GENEVA A Chinese academic, jailed for life two years ago for campaigning for the rights of the Muslim Uighur people, has won a prestigious annual human rights award, organisers said on Tuesday.
Ilham Tohti, who is an ethnic Uighur, was selected from three finalists for the Martin Ennals Award, whose jury is composed of 10 activist groups, including Amnesty International, where Ennals was an early secretary-general.
"A renowned Uighur intellectual in China, Ilham Tohti has worked for two decades to foster dialogue and understanding between Uighurs and Han Chinese," the jury said.
"He has rejected separatism and violence, and sought reconciliation based on a respect for Uighur culture, which has been subject to religious, cultural and political repression in the Xinjiang Uighur Autonomous Region."
Tohti is China's most prominent advocate for the rights of Muslim Uighur people, a Turkic-speaking people.
Many resent restrictions on their culture and religion, and complain they are denied economic opportunities amid an influx of majority Han Chinese into Xinjiang.
Rights advocates said at the time of his sentencing after a two-day trial on separatism charges in September 2014 that it sent a clear signal the government was determined to suppress dissent.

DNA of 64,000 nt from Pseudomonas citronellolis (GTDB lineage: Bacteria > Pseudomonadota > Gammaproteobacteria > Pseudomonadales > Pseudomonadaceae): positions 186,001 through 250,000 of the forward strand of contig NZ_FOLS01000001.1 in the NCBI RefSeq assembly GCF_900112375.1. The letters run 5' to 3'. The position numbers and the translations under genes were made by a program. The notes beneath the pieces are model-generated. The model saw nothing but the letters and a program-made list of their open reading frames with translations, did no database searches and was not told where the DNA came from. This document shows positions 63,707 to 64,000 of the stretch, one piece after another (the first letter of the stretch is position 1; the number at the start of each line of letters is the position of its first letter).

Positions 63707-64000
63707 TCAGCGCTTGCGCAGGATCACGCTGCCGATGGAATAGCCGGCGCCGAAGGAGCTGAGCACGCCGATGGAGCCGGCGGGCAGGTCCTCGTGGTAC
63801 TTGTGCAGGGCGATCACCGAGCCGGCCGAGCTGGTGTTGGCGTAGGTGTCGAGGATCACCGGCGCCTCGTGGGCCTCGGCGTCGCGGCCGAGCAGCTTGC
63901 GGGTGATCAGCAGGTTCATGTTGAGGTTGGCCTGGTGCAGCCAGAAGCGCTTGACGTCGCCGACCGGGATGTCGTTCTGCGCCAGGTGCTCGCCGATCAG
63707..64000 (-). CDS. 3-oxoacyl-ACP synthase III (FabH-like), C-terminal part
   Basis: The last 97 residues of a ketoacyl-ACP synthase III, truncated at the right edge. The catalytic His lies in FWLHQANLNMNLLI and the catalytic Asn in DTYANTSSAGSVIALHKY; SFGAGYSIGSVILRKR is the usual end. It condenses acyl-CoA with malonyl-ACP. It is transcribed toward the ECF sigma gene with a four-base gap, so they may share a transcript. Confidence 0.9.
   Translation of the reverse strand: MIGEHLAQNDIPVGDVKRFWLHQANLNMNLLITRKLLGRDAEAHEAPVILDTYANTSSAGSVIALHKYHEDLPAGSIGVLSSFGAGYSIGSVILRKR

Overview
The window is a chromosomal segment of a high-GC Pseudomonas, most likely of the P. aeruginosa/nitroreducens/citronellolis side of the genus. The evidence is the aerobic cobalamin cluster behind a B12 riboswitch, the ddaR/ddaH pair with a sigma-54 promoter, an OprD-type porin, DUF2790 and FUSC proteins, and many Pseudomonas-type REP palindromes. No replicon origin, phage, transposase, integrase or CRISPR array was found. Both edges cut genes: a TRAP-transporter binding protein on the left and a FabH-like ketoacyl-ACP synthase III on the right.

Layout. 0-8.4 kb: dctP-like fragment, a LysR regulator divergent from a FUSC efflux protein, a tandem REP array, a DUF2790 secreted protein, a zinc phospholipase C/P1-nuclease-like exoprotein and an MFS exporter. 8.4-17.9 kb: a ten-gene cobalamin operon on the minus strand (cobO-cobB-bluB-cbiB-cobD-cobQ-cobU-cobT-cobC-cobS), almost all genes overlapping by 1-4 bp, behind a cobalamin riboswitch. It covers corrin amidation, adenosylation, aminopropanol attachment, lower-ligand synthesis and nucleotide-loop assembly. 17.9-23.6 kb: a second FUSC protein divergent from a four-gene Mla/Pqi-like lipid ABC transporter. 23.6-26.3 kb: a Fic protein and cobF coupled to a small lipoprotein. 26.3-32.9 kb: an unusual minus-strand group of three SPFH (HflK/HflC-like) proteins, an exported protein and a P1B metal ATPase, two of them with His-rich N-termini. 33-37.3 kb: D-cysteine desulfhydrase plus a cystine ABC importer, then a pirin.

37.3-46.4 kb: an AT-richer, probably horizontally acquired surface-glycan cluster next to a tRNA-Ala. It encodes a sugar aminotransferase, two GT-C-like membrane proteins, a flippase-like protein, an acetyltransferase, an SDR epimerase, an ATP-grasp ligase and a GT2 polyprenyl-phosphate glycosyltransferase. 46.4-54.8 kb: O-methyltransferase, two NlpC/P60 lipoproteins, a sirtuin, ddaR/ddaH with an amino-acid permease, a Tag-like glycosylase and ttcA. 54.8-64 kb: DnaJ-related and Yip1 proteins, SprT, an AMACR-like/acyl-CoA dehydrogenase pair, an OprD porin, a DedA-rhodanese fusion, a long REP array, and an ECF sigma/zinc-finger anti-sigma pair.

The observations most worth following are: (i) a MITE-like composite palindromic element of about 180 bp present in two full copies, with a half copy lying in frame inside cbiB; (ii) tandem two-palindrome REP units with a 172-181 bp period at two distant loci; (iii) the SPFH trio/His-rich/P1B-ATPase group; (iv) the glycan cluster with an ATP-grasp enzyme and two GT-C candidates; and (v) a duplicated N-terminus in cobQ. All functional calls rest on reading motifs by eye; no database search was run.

In Beijing, the government dismissed the award, saying Tohti's "crimes are clear".
"In the classroom, Ilham Tohti openly made heroes of terrorist extremists that conducted violent terror attacks. He also used his position as a lecturer to entice and coerce some people to form a group to promote and participate in East Turkestan separatist forces' activities," Foreign Ministry spokesman Geng Shuang told a media briefing.
"Ilham Tohti has nothing to do with human rights," he said.
Dilxat Raxit, a spokesman for the World Uyghur Congress, the main Uighur exile group, called the award a "huge encouragement".
"It is also a warning to the Chinese government that attacking a scholar who promotes universal values is absolutely mistaken and creates hate and conflict," he said in an email message.
Other finalists were Syrian human rights lawyer Razan Zaitouneh and the so-called Zone 9 Bloggers of Ethiopia. The award's first recipient in 1994 was Chinese dissident Harry Wu.
(Reporting by Stephanie Nebehay and Michael Martina; Editing by Angus MacSwan and Clarence Fernandez)